Madison County officials held a joint news conference Saturday morning to update citizens on the progress of the disaster recovery.
Madison County Sheriff's officials said there have been eight confirmed fatalities in Madison County and many people were injured.
337 homes in the area were affected by Wednesday's deadly storms. 239 homes were destroyed and 98 have been declared uninhabitable. County officials said they are doing their best to accommodate people without homes by opening up shelters.
The widespread power outage is also a big problem. Huntsville Utilities spokesman Bill Pippen said 514,000 people are still without power in the county and officials estimate that it will be Tuesday before power is restored to the majority of customers.
Pippen said TVA has more than 4,000 employees that are currently working on lines and transmitters across the area.
Officials are also asking Madison County residents to conserve water. Officials said the South Memorial Parkway water plant is down causing a low pressure problem. Officials urge residents to not use water unnecessarily for tasks such as watering lawns or washing cars.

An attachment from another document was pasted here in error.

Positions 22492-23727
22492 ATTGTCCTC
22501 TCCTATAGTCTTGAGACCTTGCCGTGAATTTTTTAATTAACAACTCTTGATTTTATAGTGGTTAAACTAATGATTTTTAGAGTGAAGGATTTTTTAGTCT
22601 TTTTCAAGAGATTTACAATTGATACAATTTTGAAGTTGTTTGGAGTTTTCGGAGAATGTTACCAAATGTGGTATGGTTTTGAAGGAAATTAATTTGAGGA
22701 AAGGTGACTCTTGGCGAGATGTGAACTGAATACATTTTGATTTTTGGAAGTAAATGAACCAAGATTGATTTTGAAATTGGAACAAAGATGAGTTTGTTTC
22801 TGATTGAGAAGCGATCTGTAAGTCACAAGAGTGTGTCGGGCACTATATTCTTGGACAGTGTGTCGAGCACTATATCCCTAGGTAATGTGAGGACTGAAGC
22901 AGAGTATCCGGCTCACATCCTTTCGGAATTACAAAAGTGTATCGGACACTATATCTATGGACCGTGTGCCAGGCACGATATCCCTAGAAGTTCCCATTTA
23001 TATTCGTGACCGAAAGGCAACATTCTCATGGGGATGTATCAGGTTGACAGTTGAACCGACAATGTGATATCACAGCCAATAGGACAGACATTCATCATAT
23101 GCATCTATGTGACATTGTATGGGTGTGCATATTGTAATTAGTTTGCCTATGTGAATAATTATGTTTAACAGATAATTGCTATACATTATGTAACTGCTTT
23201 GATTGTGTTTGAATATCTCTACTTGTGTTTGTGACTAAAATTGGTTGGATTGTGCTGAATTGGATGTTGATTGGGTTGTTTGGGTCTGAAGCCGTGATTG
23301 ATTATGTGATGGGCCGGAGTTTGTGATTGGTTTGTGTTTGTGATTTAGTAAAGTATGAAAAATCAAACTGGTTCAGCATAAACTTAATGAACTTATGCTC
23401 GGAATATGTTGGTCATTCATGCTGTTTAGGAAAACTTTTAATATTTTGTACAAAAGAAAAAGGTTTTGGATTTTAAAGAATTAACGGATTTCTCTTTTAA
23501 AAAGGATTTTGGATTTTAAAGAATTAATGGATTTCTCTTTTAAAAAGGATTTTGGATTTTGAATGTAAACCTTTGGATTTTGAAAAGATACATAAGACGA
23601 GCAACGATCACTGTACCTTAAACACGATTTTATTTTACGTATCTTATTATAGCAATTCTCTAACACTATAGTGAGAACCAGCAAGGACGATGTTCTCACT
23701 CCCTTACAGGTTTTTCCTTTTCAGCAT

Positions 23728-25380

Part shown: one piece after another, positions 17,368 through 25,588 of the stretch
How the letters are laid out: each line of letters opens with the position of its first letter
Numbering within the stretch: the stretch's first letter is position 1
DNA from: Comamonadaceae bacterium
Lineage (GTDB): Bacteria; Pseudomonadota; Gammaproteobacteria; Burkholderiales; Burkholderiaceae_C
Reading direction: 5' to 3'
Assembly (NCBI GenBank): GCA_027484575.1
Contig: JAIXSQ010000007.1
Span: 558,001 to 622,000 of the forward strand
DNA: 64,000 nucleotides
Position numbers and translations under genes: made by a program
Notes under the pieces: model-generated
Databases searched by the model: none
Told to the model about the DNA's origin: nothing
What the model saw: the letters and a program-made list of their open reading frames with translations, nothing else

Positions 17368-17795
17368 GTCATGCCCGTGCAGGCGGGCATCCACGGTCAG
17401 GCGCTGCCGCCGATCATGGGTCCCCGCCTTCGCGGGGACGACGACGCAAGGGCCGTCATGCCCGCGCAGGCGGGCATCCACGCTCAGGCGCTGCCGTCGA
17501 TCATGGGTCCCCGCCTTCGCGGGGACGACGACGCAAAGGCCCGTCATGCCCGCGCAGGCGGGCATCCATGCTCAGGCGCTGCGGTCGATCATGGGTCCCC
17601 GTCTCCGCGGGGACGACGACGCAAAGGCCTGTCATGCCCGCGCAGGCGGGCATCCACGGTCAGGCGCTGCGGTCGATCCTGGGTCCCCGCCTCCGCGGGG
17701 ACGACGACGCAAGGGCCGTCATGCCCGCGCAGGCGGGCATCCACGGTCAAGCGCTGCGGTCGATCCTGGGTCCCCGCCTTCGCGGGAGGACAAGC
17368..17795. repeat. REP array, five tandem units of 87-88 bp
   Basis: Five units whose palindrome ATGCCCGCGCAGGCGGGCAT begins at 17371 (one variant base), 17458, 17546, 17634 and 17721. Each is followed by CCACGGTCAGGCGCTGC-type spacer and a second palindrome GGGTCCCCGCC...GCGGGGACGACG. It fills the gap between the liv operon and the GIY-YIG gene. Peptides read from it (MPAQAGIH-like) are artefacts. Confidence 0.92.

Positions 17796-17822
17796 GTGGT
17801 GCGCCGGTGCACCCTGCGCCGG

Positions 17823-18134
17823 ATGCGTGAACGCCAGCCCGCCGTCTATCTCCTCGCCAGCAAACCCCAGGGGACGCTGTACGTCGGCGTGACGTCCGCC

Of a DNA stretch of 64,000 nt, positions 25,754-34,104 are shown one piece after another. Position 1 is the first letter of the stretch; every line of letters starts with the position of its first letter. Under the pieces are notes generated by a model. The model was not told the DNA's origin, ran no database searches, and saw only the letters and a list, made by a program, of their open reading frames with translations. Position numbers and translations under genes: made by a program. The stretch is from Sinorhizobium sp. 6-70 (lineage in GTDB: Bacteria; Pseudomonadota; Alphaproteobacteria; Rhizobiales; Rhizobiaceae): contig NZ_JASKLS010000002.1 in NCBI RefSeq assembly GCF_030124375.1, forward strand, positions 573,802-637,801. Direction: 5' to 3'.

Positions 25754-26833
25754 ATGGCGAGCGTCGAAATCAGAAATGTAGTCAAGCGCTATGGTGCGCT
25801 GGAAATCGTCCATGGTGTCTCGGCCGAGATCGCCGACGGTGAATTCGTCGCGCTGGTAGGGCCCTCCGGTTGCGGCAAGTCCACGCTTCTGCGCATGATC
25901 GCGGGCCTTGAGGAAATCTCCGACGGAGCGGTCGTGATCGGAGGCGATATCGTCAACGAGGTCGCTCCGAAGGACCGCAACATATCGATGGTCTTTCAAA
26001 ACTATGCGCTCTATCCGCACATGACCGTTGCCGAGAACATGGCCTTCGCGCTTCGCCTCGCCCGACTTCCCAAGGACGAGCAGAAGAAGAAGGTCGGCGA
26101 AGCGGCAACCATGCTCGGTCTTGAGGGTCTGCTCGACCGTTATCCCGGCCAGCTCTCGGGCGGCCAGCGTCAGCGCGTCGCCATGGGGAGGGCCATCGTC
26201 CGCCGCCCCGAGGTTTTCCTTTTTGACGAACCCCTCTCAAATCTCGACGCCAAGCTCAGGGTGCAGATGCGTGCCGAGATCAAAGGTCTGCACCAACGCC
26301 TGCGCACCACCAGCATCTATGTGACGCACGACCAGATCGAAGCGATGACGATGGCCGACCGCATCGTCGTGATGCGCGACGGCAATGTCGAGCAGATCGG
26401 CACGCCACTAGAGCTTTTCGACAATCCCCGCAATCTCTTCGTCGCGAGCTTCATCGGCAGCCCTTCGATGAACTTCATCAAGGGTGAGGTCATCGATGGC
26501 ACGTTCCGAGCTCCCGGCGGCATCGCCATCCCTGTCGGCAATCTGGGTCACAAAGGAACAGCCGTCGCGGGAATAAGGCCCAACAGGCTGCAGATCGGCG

Because there are power problems in the area, officials said schools won't re-open until at least Wednesday. They're hoping to get full power restored by then.
Services like garbage pickup will be back on a regular schedule beginning Monday.
Sheriff Blake Dorning also addressed the curfew. Curfew for all Madison county residents is still in place, which means from about 8:00 p.m. until 5:30 a.m., people should not be out on the streets or in areas where they don't belong.
Deputies made 12 arrests Friday night for people breaking the dusk to dawn curfew and said they will make more if need be. Looting is also a problem, but the number of reports has gone down
Wednesday when power went out, there were about 30 reports of looting. Friday night, there were only 8.
As far as medical needs, emergency management officials said local hospitals are back up and running. There is also a medical clinic that's open at Sparkman 9th Grade Academy. That will be open from 9:00 a.m. until 9:00 p.m. every day until further notice.
Officials also outlined how volunteers can help in the relief effort. They suggested getting to know your neighbor and cleaning up debris around your neighborhood.
Financial donations are also needed for the long clean-up ahead. Madison county officials asked any money that's contributed to the fund be donated to the Red Cross or United Way. All of those funds will go directly towards helping those affected by the storms.